Universal Studios Hollywood to adopt Universal Express branding

November 28, 2017, 12:19 PM · Universal Parks and Resorts is taking the final step to unifying the branding for its front-of-line product across all of its theme parks.

According to the Universal Studios Hollywood website, the park will adopt the "Universal Express" brand for its Front of Line ticket next week, bringing the Hollywood park in line with the Universal theme parks in Orlando, Japan, and Singapore.

Though the line-skipping products all will share the same branding, they are not the same products. Certain versions of the Universal Express pass at various parks allow truly unlimited front of line access, while others are limited in the number of times that they can be used, or the time of day after which they can be used. As always, check the details before you buy any theme park ticket of front of line pass.

Other brands for front of line passes include Disney's Fastpass, Six Flags' Flash Pass and Cedar Point's Fast Lane. Despite the unification of the front-of-line branding, Universal remains the only major theme park chain that does not offer a ticket or annual pass that can be used at all of the company's parks in the United States. Could that be next?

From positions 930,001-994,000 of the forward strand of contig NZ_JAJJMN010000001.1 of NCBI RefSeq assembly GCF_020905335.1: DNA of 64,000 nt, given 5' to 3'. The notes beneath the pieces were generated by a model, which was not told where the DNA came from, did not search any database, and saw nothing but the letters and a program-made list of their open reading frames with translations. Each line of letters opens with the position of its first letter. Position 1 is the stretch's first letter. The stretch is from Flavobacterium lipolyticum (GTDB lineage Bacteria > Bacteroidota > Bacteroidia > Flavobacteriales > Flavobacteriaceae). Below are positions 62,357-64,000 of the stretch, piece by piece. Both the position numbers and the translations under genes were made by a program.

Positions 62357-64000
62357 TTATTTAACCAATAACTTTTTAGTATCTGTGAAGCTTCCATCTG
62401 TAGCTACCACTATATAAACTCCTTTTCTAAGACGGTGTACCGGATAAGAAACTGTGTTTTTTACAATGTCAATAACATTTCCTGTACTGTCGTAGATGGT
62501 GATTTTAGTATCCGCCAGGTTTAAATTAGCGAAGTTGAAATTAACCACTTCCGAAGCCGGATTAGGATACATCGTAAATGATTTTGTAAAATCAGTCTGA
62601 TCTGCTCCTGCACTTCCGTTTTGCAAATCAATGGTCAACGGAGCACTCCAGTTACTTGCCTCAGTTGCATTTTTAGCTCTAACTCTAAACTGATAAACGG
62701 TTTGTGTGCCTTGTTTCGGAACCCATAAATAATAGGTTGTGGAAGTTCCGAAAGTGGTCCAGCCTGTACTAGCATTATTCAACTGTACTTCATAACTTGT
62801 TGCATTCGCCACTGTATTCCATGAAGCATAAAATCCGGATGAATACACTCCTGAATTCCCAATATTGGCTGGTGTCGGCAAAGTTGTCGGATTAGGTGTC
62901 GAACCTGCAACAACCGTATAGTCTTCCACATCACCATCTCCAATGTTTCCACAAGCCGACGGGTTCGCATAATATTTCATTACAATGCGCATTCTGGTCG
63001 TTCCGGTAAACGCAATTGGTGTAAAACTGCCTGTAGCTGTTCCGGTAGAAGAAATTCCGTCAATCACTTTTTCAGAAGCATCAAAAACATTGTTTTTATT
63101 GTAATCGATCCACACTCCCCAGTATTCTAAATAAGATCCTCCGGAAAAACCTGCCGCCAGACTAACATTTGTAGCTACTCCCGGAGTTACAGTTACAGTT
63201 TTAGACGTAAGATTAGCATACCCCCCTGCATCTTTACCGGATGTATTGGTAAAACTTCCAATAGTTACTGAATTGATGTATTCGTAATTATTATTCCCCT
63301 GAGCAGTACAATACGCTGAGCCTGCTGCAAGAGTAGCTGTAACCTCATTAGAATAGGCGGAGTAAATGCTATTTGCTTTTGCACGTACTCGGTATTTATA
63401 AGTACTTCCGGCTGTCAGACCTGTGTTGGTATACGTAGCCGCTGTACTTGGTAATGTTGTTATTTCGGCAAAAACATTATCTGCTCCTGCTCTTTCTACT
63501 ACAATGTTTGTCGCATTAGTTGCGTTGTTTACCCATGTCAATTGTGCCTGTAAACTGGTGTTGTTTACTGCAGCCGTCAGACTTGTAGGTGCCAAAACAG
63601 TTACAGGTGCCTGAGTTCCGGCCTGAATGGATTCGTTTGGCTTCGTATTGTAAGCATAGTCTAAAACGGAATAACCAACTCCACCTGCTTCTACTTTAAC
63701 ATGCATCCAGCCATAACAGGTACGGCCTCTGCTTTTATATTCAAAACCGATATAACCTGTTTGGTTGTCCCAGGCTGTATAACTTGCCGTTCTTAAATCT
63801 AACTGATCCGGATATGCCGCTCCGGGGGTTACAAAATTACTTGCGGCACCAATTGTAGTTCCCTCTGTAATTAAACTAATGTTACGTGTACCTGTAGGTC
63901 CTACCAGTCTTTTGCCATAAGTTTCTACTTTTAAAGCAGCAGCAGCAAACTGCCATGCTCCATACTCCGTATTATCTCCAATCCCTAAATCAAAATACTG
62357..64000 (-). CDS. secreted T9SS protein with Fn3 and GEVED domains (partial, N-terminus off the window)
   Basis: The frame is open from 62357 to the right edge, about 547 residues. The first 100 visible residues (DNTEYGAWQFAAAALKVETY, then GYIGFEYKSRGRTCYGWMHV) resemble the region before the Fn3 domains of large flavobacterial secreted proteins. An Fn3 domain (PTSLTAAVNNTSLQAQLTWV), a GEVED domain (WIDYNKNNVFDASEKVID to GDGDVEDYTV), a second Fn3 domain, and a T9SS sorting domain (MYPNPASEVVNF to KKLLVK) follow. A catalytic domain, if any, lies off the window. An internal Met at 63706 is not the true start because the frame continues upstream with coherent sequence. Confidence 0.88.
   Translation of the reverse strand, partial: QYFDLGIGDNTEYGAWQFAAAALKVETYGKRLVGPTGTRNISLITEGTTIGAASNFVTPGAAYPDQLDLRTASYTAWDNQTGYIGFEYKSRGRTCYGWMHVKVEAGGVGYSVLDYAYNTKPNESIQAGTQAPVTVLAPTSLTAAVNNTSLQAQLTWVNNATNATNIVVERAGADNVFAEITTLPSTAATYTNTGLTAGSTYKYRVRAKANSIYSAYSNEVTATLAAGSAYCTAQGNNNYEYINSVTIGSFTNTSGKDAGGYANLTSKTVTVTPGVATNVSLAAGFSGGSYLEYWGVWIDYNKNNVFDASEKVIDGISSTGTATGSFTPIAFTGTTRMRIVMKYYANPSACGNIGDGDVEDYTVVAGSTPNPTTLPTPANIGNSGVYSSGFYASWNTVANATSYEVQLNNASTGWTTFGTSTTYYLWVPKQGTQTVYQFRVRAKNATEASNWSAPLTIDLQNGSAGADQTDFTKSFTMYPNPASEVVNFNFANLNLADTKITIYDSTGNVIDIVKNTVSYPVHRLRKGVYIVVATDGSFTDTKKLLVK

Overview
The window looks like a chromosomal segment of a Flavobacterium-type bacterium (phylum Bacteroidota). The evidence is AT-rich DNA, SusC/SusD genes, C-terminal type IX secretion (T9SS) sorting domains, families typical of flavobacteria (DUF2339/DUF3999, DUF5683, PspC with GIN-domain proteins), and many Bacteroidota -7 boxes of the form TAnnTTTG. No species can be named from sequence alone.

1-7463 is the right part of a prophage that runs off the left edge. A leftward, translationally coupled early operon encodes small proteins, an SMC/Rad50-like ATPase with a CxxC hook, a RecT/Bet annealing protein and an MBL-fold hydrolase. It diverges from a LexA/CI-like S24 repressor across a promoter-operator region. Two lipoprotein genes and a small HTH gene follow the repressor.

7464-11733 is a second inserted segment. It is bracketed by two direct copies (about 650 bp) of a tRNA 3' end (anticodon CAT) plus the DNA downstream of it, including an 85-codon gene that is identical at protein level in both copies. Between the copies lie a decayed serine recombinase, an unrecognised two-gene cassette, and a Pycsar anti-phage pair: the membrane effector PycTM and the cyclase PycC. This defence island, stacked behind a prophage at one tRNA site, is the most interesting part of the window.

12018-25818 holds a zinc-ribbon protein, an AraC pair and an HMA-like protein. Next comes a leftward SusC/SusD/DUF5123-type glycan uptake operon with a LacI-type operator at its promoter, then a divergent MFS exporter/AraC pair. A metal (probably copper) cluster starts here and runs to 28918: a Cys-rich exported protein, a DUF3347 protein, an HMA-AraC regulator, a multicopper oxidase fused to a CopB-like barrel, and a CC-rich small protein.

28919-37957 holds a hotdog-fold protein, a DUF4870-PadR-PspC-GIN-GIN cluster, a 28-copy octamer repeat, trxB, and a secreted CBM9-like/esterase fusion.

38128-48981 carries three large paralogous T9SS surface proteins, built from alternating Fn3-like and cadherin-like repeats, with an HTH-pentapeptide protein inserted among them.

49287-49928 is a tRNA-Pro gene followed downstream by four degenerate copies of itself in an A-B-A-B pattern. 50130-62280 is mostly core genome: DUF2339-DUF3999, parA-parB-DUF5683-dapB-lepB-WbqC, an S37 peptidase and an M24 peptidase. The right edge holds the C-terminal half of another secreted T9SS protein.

Rate and review:

Replies (3)

November 28, 2017 at 12:26 PM · Robert - I'm so glad you pointed our that Universal is the only company without a pass to use across it's parks, even just domestic parks like Disney.

I'm very curious to see what they announce.

November 28, 2017 at 4:47 PM · Even as a UO Team Member, we were not provided free admission to the USH park with our company ID. We were required to trade one of our UO park comp tickets in for a comp to USH. It will be interesting to see if the two properties ever merge, but after so many years, I'd be surprised.
November 29, 2017 at 6:54 AM · I think the biggest difference has always been that USH is an active studio with a theme park build around it, while UO is a traditional theme park. Clearly, it would be nice if the properties were managed as one cohesive unit - after all they're sharing more attractions now than ever before, but I think the SoCal market is very different from the tourist-laden Orlando market. I just don't see any reason for the 2 to be managed as one from an operational standpoint.

This article has been archived and is no longer accepting comments.

Park tickets

Weekly newsletter

New attraction reviews

News archive